Supporting Our Troops?

Jeanine Plant
March 19, 2007

Issue: Young veterans can't access health benefits, job training or education resources.
Why? No education of veterans on potential afflictions and benefits available; Too much paperwork.
Action: Read and help young veterans and their families find community support.

When 24-year-old Steve Mortillo, a former soldier in the Army, was missing one form in order to obtain benefits from the VA, he was advised to fill out a "Notice of Disagreement," a form of appeal which, he said, could take one to four years to process. But knowing better than to file it and sit idly by, he sought out civilian guidance from the Disabled American Veterans -- a national veterans' advocacy group. A representative there told him to file "A Request for Reconsideration," which would take, by considerable contrast, a couple of days to complete his application.

When 28-year-old Charlie Anderson, a former medic in the Navy, initially sought assistance from the VA for PTSD (Post Traumatic Stress Disorder), he received no individual attention; and felt re-traumatized by callous questionnaires that, he said, provoke you to recall painful memories you'd rather forget.

"The VA system is an absolutely treacherous thing to go through," Mortillo said. "They accidentally mailed something to the wrong address, and then they tell me to fill out the Notice of Disagreement."

Anderson knows all about bureaucratic aggravation. He had been diagnosed with PTSD while still a service member, yet it took the Department of Defense months to transfer his medical records to the VA. And then the VA took over a year to complete his claim, which as a rule must conform, at the very least, to the DOD's disability rating -- a numeric percentage reflecting an injured veteran's inability to work. One would think a prior diagnosis would speed things up, but they would be wrong.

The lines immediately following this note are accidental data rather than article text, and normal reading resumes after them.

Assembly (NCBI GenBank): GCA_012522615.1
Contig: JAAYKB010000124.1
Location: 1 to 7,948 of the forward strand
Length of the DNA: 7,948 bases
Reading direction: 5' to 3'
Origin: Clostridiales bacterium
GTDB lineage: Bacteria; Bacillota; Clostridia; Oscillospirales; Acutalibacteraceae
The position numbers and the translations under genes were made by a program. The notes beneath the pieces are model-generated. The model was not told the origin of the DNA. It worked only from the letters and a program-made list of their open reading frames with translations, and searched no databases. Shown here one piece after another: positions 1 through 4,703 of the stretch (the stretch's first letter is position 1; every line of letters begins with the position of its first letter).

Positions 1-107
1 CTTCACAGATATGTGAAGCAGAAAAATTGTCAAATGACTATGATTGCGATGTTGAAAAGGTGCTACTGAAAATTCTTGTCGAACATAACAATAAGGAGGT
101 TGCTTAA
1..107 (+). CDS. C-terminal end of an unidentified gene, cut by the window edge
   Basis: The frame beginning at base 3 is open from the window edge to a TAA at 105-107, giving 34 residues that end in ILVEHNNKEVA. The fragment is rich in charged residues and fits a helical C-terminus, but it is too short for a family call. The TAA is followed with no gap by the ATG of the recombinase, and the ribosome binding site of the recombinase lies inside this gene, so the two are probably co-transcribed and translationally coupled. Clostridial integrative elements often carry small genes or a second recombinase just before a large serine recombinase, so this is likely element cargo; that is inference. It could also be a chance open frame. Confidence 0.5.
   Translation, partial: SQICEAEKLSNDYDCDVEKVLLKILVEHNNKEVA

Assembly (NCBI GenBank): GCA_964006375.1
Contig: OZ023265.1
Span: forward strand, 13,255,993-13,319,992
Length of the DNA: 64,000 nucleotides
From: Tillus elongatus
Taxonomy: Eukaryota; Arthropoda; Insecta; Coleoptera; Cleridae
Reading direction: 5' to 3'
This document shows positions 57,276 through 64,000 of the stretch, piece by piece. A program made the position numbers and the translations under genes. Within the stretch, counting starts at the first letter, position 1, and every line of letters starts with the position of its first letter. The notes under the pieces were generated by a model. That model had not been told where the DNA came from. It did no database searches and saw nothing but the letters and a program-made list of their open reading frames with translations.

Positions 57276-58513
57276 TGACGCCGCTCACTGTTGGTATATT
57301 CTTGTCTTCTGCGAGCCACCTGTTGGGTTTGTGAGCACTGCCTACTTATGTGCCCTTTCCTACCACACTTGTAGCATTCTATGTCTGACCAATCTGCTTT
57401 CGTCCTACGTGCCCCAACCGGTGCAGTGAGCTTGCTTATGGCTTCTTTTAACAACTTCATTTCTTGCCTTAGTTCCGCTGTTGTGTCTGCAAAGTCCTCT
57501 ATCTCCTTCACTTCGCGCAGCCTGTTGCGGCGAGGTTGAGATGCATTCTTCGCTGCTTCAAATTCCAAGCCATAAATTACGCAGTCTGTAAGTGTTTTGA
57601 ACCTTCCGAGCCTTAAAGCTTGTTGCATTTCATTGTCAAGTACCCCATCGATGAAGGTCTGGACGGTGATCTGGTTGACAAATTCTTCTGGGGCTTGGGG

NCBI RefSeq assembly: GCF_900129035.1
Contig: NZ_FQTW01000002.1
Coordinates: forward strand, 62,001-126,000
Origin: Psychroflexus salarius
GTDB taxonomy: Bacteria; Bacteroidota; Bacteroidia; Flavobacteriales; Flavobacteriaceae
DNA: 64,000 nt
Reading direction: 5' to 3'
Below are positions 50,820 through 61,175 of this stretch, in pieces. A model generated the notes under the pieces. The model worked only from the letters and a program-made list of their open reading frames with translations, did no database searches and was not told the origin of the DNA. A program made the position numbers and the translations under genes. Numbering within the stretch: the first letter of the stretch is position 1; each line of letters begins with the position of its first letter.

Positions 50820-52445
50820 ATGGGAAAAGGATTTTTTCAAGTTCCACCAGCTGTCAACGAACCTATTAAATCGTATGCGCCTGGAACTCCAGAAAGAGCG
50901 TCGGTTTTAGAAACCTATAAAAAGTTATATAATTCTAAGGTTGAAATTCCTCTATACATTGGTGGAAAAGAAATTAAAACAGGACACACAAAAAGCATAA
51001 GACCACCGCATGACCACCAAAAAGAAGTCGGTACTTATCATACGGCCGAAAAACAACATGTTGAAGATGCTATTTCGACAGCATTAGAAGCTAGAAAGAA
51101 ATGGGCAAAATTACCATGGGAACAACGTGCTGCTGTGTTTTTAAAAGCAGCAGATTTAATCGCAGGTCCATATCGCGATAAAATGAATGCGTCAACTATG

"There is no transition," Mortillo said, who without civilian help may never have sought help from the VA in the first place; and despite having served a year in Iraq, he never heard of PTSD. It was only when some Vietnam veterans suggested his hyper-vigilance and high anxiety levels might be indicative of the mental-health affliction that he realized he needed to seek treatment. "There was no attempt to inform me about anything," he said about the military's indifference to one of the signature ailments of the war.

Agonizing paperwork, misinformation, feckless interdepartmental communication, no education on benefits or afflictions - Mortillo's and Anderson's litany of complaints are pretty typical. Despite the surge in media coverage since the Walter Reed scandal broke and an air of shock, Congress members have long been informed about the fundamental, systemic problems impeding the proper care for veterans.

Last October, Amvets -- a Maryland-based veterans' organization -- sponsored a national symposium, "Voices for Action: A Focus on the Changing Needs of Young Veterans." They identified problems with benefits, employment, healthcare, and homelessness, and provided solutions that were critiqued by such experts as former U.S. Secretary of Veterans Affairs, Anthony J. Principi. According to Jeffrey Crider, a public relations consultant for Amvets, Congress was given copies of the symposium report on November 9, 2006.